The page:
General transcription factor

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Transcription factors. In the middle part above the promoter, the pink color part of the transcription factors are the General Transcription Factors.

General transcription factors (GTFs), also known as basal transcriptional factors, are a class of protein transcription factors that bind to specific sites (promoter) on DNA to activate transcription of genetic information from DNA to messenger RNA. GTFs, RNA polymerase, and the multiple-protein complex known as Mediator constitute the basic transcriptional apparatus that first bind to the promoter, then start transcription.[1] GTFs are also intimately involved in the process of gene regulation, and most are required for life.[2]

A transcription factor is a protein that binds to specific DNA sequences (enhancer or promoter), either alone or with other proteins in a complex, to control the rate of transcription of genetic information from DNA to messenger RNA by promoting (serving as an activator) or blocking (serving as a repressor) the recruitment of RNA polymerase.[3][4][5][6][7] As a class of protein, general transcription factors bind to promoters along the DNA sequence or form a large transcription preinitiation complex to activate transcription. General transcription factors are necessary for transcription to occur.[8][9][10]

Types[edit]

In bacteria, transcription initiation requires an RNA polymerase and a single GTF: sigma factor.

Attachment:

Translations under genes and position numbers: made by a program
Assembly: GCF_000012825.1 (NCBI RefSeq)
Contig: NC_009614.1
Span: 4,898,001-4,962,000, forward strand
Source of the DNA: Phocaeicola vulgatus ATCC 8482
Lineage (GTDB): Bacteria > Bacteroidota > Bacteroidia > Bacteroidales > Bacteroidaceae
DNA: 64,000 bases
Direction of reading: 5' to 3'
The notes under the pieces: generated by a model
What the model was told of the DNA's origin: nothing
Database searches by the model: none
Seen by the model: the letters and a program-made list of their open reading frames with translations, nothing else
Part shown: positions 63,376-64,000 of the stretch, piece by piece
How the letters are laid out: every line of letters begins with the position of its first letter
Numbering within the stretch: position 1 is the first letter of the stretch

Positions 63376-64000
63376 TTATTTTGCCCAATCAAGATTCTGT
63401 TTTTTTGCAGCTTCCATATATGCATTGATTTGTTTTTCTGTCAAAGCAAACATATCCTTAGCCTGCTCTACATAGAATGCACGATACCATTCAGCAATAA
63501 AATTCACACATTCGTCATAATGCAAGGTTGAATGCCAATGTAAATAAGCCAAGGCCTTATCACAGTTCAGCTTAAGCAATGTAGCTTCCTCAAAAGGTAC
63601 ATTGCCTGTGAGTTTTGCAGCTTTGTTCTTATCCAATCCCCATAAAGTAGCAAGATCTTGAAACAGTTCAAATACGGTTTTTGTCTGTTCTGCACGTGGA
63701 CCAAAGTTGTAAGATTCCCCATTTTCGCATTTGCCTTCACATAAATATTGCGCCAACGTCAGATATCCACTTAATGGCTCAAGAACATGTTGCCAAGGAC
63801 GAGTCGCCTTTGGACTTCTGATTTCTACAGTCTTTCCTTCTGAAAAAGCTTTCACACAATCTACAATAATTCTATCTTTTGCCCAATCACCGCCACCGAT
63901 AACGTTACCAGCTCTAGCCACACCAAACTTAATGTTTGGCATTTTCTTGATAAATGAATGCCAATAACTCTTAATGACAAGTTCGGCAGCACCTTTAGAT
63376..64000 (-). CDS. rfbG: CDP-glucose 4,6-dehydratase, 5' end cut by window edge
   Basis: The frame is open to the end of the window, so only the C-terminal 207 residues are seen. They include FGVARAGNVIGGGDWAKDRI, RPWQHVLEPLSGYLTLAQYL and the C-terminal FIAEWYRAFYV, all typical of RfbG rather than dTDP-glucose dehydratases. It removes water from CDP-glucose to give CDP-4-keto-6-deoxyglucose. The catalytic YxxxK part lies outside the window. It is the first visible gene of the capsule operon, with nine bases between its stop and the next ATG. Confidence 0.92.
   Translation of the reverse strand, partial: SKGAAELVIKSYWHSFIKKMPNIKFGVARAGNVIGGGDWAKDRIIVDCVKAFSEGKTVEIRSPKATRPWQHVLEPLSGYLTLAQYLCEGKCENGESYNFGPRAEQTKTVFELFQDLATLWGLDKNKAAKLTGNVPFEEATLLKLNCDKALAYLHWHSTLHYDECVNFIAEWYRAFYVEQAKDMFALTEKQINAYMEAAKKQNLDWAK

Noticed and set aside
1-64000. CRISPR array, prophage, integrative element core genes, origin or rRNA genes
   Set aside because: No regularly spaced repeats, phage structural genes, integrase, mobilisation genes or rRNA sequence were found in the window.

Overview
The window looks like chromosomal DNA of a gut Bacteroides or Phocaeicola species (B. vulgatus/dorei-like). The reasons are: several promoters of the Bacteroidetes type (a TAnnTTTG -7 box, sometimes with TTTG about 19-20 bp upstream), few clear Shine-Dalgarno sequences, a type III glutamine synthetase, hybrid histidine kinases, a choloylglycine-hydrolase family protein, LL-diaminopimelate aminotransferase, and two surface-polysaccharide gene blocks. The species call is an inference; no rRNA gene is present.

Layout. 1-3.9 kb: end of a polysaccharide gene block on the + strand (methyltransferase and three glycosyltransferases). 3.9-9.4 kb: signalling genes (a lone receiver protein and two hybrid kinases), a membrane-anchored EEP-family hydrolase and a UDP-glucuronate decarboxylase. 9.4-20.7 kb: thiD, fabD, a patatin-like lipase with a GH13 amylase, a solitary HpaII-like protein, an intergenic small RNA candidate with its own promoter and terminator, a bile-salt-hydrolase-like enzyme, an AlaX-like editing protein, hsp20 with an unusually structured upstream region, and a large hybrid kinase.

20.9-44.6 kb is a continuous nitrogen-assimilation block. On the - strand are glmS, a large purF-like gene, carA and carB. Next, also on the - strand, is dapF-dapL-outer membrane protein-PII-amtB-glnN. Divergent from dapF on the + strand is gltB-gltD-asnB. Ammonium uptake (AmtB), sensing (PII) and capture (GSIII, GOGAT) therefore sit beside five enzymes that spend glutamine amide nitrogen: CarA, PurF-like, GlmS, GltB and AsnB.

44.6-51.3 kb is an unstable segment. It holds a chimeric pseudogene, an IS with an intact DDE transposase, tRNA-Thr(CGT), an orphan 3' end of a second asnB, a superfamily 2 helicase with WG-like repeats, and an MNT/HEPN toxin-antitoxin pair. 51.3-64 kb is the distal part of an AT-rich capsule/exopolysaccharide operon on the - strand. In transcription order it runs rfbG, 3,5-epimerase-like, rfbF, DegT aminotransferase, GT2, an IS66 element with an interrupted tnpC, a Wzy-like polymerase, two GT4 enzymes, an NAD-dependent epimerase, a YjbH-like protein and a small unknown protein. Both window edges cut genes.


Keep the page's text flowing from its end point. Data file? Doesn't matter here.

Transcription preinitiation complex

In archaea and eukaryotes, transcription initiation requires an RNA polymerase and a set of multiple GTFs to form a transcription preinitiation complex. The Transcription initiation by eukaryotic RNA polymerase II involves the following GTFs:[11][12]

Function and Mechanism[edit]

In bacteria[edit]

Main article: Sigma factor

A sigma factor is a protein needed only for initiation of RNA synthesis in bacteria.[13] Sigma factors provide promoter recognition specificity to the RNA polymerase (RNAP) and contribute to DNA strand separation, then dissociating from the RNA polymerase core enzyme following transcription initiation.[14] The RNA polymerase core associates with the sigma factor to form RNA polymerase holoenzyme. Sigma factor reduces the affinity of RNA polymerase for nonspecific DNA while increasing specificity for promoters, allowing transcription to initiate at correct sites. The core enzyme of RNA polymerase has five subunits (protein subunits) (~400 kDa).[15] Because of the RNA polymerase association with sigma factor, the complete RNA polymerase therefore has 6 subunits: the sigma subunit-in addition to the two alpha (α), one beta (β), one beta prime (β'), and one omega (ω) subunits that make up the core enzyme(~450 kDa). In addition, many bacteria can have multiple alternative σ factors. The level and activity of the alternative σ factors are highly regulated and can vary depending on environmental or developmental signals.[16]